Tom has appeared on The Sports Network's Skins Game twice and the CBC championship bowling series once. On the money tournament tour, he has won tournaments in Calgary, Mission City, Edmonton, Red Deer, Kelowna and twice in North Battleford. During his 34-year career, his high single games have been 448, 447 and 440 and his highest seasonal average has been 294. He has been a prime teacher of bowling, first with YBC, then as director and founder of the Saskatchewan Youth Bowling School and also as author of Technique Bowling: The Five Pin Bowlers' Guide.

A school teacher by profession, he is married to Val and they have two daughters, Meagan and Stephanie.

Text courtesy of Ned Powers

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Photo 9 of 11. | | |

1967 Saskatoon Ladies Bowling Team

CANADIAN LADIES BOWLING CHAMPIONS

Top row: Bob Price (coach), Sarah Nykiforuk, Shirley Quayle, Mickey Poplack (manager).

Bottom row: Martha Caudle, Gerry Thompson, Marion Taylor, Bunny Hinch.

In 1967 Saskatoon sent one of its strongest ladies bowling teams into provincial competition. After winning the Saskatchewan title the team of Bunny Hinch, Sarah Nykiforuk, Marion Taylor, Gerry Thompson, Shirley Quayle and Martha Caudle (spare) went to Winnipeg to take part in the Western Canadian championships. After winning the West the team coached by Bob Price and managed by Mickey Poplack stayed in Winnipeg and took on the Eastern champions from Toronto in a 10-game series.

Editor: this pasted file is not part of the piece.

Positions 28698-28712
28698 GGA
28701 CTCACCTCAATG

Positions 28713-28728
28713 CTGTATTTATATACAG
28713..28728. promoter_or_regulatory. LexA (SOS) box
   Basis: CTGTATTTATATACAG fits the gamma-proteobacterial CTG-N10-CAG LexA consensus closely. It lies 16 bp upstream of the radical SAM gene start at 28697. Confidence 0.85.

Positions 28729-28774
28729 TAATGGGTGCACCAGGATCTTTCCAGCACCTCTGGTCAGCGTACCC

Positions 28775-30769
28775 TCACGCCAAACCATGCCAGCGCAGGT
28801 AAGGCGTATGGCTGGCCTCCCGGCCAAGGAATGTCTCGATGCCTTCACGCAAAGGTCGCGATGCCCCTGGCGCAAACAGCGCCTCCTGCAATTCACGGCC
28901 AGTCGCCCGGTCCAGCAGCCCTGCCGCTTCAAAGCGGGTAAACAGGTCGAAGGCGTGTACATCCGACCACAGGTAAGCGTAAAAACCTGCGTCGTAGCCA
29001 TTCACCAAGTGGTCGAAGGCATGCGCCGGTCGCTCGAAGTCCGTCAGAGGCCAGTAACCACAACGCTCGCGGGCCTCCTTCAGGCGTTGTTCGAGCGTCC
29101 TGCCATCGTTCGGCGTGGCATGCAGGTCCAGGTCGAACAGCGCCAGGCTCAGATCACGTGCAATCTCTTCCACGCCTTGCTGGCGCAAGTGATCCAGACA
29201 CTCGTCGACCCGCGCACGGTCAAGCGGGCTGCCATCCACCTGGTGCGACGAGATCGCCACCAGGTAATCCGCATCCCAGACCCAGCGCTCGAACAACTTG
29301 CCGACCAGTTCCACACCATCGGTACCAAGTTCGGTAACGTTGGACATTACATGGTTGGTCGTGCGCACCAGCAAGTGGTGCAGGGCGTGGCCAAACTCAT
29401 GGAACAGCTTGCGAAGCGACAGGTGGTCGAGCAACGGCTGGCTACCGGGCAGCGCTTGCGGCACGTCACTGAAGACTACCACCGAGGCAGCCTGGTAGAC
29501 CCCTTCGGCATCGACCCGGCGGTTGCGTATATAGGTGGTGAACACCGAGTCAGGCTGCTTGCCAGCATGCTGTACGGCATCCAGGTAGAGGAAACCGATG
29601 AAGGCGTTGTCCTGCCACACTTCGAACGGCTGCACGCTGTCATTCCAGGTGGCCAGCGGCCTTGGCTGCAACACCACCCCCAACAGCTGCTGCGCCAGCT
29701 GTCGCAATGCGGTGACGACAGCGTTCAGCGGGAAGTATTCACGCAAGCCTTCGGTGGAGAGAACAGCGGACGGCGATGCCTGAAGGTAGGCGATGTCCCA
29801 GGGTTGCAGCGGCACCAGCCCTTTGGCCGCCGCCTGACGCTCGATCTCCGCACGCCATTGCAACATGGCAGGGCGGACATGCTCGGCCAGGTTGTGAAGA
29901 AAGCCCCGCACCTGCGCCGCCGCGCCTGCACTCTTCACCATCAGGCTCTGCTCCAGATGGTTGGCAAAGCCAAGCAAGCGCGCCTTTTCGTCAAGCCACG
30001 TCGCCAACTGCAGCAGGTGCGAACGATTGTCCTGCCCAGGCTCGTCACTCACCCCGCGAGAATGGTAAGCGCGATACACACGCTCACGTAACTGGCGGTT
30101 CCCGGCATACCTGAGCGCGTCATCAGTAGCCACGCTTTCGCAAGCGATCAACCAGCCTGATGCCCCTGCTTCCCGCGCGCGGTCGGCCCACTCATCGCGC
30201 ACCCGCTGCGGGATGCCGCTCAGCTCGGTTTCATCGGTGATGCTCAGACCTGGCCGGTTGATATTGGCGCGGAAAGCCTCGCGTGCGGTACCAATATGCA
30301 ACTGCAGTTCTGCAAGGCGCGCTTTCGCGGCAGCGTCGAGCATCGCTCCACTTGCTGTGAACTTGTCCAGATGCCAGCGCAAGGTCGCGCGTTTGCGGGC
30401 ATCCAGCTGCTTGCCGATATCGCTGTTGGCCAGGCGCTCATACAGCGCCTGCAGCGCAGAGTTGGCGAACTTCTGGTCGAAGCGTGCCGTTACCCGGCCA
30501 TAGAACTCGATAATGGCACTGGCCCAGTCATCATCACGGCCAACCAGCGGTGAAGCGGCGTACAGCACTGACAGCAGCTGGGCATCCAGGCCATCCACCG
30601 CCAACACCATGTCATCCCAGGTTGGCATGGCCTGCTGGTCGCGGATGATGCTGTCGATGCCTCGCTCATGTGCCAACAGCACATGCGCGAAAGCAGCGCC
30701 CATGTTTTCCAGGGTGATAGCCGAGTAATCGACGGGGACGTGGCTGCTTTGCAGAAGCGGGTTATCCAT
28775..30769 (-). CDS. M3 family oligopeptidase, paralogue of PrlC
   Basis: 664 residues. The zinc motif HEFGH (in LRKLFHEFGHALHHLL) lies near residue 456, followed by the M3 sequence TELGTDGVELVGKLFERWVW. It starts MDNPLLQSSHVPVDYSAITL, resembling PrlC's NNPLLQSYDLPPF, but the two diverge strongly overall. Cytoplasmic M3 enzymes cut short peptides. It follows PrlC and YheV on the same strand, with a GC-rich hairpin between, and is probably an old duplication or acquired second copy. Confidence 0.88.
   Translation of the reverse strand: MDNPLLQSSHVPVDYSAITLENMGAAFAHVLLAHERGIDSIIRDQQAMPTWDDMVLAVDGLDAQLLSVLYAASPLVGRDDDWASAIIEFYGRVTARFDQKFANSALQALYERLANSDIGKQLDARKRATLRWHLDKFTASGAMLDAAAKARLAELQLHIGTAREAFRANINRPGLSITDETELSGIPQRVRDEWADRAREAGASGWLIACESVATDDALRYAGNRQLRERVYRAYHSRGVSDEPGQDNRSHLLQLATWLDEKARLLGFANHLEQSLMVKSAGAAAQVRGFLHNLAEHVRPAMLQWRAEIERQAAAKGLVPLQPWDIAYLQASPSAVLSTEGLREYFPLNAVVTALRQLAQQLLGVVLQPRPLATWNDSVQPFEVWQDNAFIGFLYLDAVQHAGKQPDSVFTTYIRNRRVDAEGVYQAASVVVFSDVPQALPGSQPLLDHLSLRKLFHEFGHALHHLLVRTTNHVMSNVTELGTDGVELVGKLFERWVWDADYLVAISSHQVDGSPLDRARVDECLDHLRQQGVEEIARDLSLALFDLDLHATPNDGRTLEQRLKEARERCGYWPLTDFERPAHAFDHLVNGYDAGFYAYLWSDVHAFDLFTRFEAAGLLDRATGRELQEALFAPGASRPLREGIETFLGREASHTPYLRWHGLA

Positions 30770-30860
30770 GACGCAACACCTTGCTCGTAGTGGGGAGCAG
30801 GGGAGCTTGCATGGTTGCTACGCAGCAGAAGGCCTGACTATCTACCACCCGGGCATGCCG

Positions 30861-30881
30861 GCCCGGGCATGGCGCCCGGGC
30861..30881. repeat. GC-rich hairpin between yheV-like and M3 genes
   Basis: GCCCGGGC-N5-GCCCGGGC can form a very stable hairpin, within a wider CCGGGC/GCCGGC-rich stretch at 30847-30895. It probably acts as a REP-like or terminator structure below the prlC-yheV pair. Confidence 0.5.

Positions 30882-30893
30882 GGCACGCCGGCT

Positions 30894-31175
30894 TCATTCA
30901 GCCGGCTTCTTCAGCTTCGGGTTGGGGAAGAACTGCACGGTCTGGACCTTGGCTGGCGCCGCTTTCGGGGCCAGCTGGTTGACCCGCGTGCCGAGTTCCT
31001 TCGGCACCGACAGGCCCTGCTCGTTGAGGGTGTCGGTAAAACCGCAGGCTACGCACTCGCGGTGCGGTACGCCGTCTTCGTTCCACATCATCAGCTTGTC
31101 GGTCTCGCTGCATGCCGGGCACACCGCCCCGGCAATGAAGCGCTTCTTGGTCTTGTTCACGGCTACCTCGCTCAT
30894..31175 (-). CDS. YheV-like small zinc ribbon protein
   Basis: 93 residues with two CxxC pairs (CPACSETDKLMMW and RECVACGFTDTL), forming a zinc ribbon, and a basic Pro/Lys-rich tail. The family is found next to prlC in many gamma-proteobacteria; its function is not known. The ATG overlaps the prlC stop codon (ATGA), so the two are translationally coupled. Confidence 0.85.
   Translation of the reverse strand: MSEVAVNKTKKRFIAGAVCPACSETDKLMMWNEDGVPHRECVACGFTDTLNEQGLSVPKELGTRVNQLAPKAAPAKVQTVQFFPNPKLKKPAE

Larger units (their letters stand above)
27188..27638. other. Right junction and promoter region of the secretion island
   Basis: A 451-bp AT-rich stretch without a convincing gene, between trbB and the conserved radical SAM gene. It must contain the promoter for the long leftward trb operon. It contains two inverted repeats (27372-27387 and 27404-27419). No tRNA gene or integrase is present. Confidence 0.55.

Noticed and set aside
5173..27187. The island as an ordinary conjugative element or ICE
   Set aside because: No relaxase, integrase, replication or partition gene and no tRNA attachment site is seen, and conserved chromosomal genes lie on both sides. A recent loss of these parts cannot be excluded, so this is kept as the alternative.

Saskatoon's pinfall after 5 games was 6112. In the second 5-game set they scored 6896 including a 1512 in the 3rd match. Hinch rolled her first ever 400 (a 401) in the last game. Saskatoon had defeated Toronto by 566 pins thus avenging the loss to Toronto the year before. In the 10-game series Hinch averaged 278.3, Nykiforuk 263.7, Taylor 255.4, Thompson 253.7 and Quayle 247.4. The total pinfall of 13,008 is a record that still stands today. This talented group of athletes was inducted into the Saskatoon Sports Hall of Fame in 1986.